Re: [gardeners] epazote

Marianne Lepa (
Wed, 14 Jan 1998 11:50:44 -0500

Hey Tom,

Thanks for all this great information.

At 03:34 PM 1/13/98 -0600, you wrote:
>I like the taste - sort of a cross between lime and oregano.  While
>fresh use just the tender leaves.  Later, You can dry it in the herb
>dryer, stripping off just the micro sized
>flower beads, then use it in any cooked dish all winter.

I was wondering if it would dry well. Good to know.

>It is invasive for me unless cut down prior to winter.  If not, hundreds
>of babies germinate the following spring around the base of each
>former plant, however, they are easily pulled.  In later years, you will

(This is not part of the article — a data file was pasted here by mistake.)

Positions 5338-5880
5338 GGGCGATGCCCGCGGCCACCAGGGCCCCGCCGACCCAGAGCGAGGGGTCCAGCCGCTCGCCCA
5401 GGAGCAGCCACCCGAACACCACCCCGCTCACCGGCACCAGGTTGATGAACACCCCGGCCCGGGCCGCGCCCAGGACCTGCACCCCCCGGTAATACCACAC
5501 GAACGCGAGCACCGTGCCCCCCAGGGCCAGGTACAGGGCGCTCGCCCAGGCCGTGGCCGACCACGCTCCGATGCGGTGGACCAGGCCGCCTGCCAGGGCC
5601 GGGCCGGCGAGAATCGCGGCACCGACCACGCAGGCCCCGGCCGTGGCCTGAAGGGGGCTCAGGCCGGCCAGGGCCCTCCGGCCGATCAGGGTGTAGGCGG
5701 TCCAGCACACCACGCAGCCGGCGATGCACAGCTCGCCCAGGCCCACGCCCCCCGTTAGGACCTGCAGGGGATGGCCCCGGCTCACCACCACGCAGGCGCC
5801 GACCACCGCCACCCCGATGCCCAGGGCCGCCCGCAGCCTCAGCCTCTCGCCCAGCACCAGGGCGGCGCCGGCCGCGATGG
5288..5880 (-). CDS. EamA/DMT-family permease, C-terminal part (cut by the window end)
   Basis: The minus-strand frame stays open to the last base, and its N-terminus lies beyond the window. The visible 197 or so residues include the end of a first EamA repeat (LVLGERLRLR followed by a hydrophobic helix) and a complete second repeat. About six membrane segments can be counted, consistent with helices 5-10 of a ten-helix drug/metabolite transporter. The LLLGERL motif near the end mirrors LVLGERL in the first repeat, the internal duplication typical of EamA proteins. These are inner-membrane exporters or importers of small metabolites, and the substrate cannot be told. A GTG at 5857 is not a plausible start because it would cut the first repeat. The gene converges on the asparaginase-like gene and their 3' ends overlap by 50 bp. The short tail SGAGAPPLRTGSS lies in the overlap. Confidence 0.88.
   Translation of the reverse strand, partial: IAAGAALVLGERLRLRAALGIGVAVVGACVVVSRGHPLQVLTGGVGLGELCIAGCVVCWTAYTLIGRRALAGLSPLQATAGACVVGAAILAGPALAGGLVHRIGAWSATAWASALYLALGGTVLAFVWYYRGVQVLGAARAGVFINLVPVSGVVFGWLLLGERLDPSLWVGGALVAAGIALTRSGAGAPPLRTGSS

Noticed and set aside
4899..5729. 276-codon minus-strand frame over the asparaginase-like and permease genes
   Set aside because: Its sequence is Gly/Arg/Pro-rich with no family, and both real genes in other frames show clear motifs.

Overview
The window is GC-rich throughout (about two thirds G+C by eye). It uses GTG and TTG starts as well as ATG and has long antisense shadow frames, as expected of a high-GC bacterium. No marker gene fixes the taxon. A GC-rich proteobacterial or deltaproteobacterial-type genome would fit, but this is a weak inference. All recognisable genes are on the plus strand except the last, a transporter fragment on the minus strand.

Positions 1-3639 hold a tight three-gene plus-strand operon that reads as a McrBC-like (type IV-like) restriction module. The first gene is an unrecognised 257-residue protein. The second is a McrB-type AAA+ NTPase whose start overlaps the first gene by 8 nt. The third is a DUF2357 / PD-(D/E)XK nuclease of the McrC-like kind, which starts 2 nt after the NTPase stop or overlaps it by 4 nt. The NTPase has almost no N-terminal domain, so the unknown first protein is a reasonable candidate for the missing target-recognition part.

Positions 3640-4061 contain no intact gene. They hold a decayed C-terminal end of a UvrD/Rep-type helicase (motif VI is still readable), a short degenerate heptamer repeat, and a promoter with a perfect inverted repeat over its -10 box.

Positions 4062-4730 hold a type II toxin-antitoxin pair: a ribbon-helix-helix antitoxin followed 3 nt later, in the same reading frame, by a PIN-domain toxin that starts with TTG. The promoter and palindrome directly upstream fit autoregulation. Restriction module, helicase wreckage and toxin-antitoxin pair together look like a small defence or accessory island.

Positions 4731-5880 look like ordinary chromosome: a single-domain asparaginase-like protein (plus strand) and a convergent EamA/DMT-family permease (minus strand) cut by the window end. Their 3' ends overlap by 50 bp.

>continue to find seedlings or plants in odd places on your property
>as a result of seeds not fully killed in composting.

It sounds like this won't be a problem up here. Although the composter
might allow seeds to survive a winter.

>Many people report difficulty in germination, but given their self-
>sowing capabilities, I would suggest that you simply throw the
>seeds onto the ground - today.  

Well, maybe not's -15C out there right now. ;-)

>One of the restaurants I used to grow for had a Mexican chef.  I
>asked him what other chefs used as a substitute, since epazote
>is not available on the wholesale produce list in the Chicago area,
>and he replied "bay leaves".

That's funny, a lot my Mexican recipes call for bay leaf. I suppose I could
just substitute epazote.

Thanks again,
Southeastern Ontario AgCan zone 5b